The number of chronically homeless (those experiencing long-term homelessness and living with severe disabilities) decreased by 69% since 2014, down 15% since 2017. Through a concerted effort started in 2015 to identify and house those experiencing this most severe form of homelessness, Connecticut has housed more than 1,900 of these high-need, long-term homeless individuals.
People who are chronically homeless tend to cycle in and out of expensive public services like emergency departments, hospital in-patient care, and jails, racking up high costs while their homelessness persists. Studies across the nation show that communities can decrease costs by up to 70 percent when they house this population with appropriate supports. “Through the coordinated efforts of the Reaching Home Campaign, we have shown that ending chronic homelessness is a wise investment that saves lives and public funds,” said Alicia Woodsby, Executive Director of the Partnership for Strong Communities and State Coordinator of the Reaching Home Campaign to end homelessness in Connecticut.
370 Families were counted as experiencing homelessness; a decrease of 6% from last year. In a new sign of progress, the count did not identify a single family experiencing unsheltered homelessness anywhere in the state.
The count identified only 38 Veterans in emergency shelter and only 13 Veterans were unsheltered. “We cannot ensure that no veteran will ever be homeless again,” said Debbie Deegan, Director of VA Connecticut’s Errera Community Care Center. “We continue to reach every veteran experiencing homelessness quickly and offer them appropriate housing with a target of 90 days or less.”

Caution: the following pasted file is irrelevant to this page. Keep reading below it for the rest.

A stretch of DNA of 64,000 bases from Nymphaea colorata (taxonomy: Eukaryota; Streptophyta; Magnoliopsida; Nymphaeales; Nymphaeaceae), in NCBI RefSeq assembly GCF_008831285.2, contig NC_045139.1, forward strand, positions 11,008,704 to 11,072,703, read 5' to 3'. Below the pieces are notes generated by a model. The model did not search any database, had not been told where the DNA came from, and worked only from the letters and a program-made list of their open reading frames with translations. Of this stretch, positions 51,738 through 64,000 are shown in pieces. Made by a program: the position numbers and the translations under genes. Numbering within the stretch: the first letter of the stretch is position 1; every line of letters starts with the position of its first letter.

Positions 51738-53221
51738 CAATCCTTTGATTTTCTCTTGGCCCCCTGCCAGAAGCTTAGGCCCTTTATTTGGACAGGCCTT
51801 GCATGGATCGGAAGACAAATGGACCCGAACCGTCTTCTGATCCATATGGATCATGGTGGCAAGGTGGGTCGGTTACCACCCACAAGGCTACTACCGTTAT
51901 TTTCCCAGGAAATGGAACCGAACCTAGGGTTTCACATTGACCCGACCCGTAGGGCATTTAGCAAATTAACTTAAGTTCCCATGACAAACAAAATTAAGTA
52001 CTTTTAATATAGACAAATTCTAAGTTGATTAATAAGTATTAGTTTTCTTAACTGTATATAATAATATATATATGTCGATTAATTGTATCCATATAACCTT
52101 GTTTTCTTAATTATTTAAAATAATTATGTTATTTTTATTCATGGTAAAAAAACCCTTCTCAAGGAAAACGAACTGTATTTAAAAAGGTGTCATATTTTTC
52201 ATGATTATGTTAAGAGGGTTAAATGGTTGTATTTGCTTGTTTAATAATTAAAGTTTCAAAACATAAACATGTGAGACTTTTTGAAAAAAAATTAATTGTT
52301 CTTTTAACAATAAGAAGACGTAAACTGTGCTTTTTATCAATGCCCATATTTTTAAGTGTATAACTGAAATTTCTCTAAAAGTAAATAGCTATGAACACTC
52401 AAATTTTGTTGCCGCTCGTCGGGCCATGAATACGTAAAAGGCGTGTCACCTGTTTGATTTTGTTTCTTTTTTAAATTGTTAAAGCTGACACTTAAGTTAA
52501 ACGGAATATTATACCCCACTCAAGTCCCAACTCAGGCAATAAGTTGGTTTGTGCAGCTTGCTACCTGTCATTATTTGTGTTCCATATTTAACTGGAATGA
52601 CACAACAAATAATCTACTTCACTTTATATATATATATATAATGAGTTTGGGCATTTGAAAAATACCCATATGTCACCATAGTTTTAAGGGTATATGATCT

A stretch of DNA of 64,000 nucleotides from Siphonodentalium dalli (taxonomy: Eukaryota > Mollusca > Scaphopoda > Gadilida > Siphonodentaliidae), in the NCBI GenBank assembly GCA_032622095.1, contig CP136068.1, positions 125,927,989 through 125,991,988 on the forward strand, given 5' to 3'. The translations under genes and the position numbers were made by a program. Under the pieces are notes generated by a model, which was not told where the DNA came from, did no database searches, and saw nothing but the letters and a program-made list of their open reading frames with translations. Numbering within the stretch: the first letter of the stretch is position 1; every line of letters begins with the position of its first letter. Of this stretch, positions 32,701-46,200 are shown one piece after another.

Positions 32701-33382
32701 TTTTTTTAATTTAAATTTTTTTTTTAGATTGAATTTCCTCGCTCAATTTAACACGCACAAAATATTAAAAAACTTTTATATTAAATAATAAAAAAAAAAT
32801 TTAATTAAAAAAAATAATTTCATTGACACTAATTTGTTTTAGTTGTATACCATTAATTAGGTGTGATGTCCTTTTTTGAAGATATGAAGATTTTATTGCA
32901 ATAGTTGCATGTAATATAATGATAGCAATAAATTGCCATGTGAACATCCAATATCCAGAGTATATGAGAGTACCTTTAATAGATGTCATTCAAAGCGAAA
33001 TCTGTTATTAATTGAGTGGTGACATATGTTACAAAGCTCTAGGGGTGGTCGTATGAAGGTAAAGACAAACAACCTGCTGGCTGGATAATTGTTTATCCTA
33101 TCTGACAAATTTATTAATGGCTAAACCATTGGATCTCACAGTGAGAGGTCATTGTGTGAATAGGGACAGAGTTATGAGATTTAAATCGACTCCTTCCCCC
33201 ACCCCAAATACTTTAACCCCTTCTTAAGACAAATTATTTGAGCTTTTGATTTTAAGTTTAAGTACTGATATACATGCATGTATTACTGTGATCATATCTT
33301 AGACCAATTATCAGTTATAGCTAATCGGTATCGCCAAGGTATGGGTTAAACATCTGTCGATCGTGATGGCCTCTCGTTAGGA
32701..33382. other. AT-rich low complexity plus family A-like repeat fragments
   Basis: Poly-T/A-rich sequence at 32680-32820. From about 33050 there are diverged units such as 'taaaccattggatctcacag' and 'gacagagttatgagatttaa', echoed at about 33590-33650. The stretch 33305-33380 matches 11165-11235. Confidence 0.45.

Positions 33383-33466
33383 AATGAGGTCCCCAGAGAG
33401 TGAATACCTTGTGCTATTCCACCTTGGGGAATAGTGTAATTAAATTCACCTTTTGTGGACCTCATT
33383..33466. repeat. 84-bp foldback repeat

Connecticut’s second statewide Youth Count showed that 5,054 unaccompanied youth under the age of 25 were unstably housed or experiencing homelessness. Of those 5,054, 254 were counted as literally homeless (living in an emergency homeless shelter or place unfit for human habitation) in the Point-In-Time Count. “We have made great progress ending the homelessness of key populations,” said CCEH’s Bates, “We need to carry forward that innovation to end the homelessness of vulnerable youth in our state.” For the 2018 Youth Count, Connecticut continued to refine the methodology by adopting emerging national best practices and improving methods of reaching homeless youth (including the use of an app created by Microsoft pro bono) which in turn increased the count’s accuracy. In addition, the Youth Count, administered for one week following the night of the PIT, provided an important rallying point for communities to improve their outreach to these young people.
The annual Point-In-Time count, completed each winter by hundreds of volunteers, is required by the U.S. Department of Housing and Urban Development to take a snapshot of homelessness in every state across the country. The Connecticut count is coordinated by the CCEH. The count includes all people (adults and children) experiencing homelessness in shelter and unsheltered – living in places not meant for human habitation such as abandoned buildings and under bridges – in addition to those in emergency or domestic violence shelters and transitional housing programs.
The 2018 Point-in-Time Count and Youth Count were generously funded with support from the Connecticut Department of Housing, the Department of Mental Health and Addiction Services, Fairfield County’s Community Foundation, Farmington Bank, the Hartford Foundation for Public Giving, and the Melville Charitable Trust.